A Winnipeg not-for-profit working to see a million new trees planted in the city over the next two decades is doubling its efforts to get tree seedlings into the hands of budding back-yard arborists this year.
Tree Winnipeg’s ReLeaf program has been providing hundreds of trees for Winnipeggers to plant every spring for the last five years, but the group is expanding the program into the fall this year with the hopes of making the push to plant a biannual effort.
Read more: ‘A challenging time to be a tree right now’: City of Winnipeg forester
“We’ve seen an increase in the demand for trees,” explained Lisa Jones, program director with Trees Winnipeg, who tells Global News the program saw 530 trees planted in the spring, and just shy of 1,900 trees go into the ground since 2017.
“We’re hoping that having affordable and accessible trees will increase the amount that people are replanting and replenishing the canopy.”
And Winnipeg’s canopy — made up of an estimated 3.1 million trees, including 300,000 in parks and on boulevards — is in need of some help.
As many as 30,000 city-owned trees were wiped out in last October’s early-season snow storm, according to estimates from the city.
But the city’s trees had already been taking a beating from multiple fronts.
Read more: More than 1,700 tonnes of fallen trees, branches collected since storm hit Winnipeg
As the storm rolled through city, foresters were already busy battling the devastating effects of invasive pests like the Emerald Ash Borer and Cottony Ash Psyllid, and waging the years-long war against Dutch Elm Disease.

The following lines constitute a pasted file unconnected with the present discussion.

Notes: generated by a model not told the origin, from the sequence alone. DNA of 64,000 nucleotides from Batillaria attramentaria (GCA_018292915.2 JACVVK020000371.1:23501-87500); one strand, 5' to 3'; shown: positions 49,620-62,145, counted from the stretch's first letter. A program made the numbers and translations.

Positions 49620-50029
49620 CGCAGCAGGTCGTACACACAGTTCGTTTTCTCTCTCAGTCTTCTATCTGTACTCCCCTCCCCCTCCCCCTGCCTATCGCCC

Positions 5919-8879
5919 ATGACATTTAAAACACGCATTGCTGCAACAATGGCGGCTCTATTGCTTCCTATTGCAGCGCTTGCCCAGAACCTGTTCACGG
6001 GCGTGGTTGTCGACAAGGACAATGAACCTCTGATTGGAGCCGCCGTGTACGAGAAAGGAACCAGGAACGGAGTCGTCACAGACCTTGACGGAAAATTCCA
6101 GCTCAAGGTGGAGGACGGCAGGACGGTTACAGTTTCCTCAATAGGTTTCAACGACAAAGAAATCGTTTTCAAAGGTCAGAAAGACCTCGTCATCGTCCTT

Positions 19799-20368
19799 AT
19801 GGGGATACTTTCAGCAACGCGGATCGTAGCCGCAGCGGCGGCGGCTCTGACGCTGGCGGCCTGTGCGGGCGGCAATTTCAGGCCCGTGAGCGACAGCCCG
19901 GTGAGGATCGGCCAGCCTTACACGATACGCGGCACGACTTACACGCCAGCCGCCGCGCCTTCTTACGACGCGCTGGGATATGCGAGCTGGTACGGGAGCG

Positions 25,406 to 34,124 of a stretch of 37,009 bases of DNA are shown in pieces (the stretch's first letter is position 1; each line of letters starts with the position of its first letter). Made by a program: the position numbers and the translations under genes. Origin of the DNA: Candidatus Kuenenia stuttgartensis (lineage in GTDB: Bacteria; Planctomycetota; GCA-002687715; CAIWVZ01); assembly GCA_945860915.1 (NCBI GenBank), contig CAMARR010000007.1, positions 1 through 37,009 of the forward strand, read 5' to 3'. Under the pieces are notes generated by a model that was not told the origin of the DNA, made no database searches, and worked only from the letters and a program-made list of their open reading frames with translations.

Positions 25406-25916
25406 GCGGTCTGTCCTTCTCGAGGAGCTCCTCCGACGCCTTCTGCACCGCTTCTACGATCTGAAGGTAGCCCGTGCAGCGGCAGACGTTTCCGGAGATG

City officials have said crews are removing roughly 1,200 damaged ash trees a year due to the invasive species and the city expects all of Winnipeg’s 350,000 ash trees — 100,000 of which are located in public parks and on boulevards — will eventually die due to the beetle over the next 10-20 years.
Dutch Elm, which the city has been working to manage since the 1970s, saw the removal of some 9,500 trees over the last year alone, the city says.
The ReLeaf program has 190 tree seedlings available this fall, and each package — which include a bag of mulch, rabbit guards and other resources — and come at a subsidized cost of $55.
Read more: Leaves, wet snow a ‘perfect storm’ to damage trees: arborist
While Trees Winnipeg normally holds a training session to help those who pick up the trees learn how to properly plant and care for them, this year the oranization produced an online training video instead due to COVID-19.
The tree seedlings available this fall include Pagoda Dogwood, Amur Cherry Ming, Hackberry and Basswood, which Jones said have been chosen in an effort to help diversify the the city’s tree population — something that’s needed to protect against the species-specific threats the canopy faces.
“Planting a diverse selection of tree species is key when invasive insects and pests … come through, she explained.
“There’s more variety and you don’t see those big, large culls of damaged trees.”
The program is also part of Tree Winnipeg’s effort to help the city reach Mayor Bowman’s One Million Tree Challenge, a bid launched in September to see one million trees planted inside city limits as Winnipeg grows in population towards one million people.
Read more: City says clean-up of Winnipeg’s storm-damaged trees could take a year
All trees purchased through the program will be counted and registered towards the challenge, Jones said.
The tree are available to residential and commercial property owners in and around Winnipeg and the deadline for making an order is Sept. 11.
For more information and to order a tree package go to Tree Winnipeg’s website.
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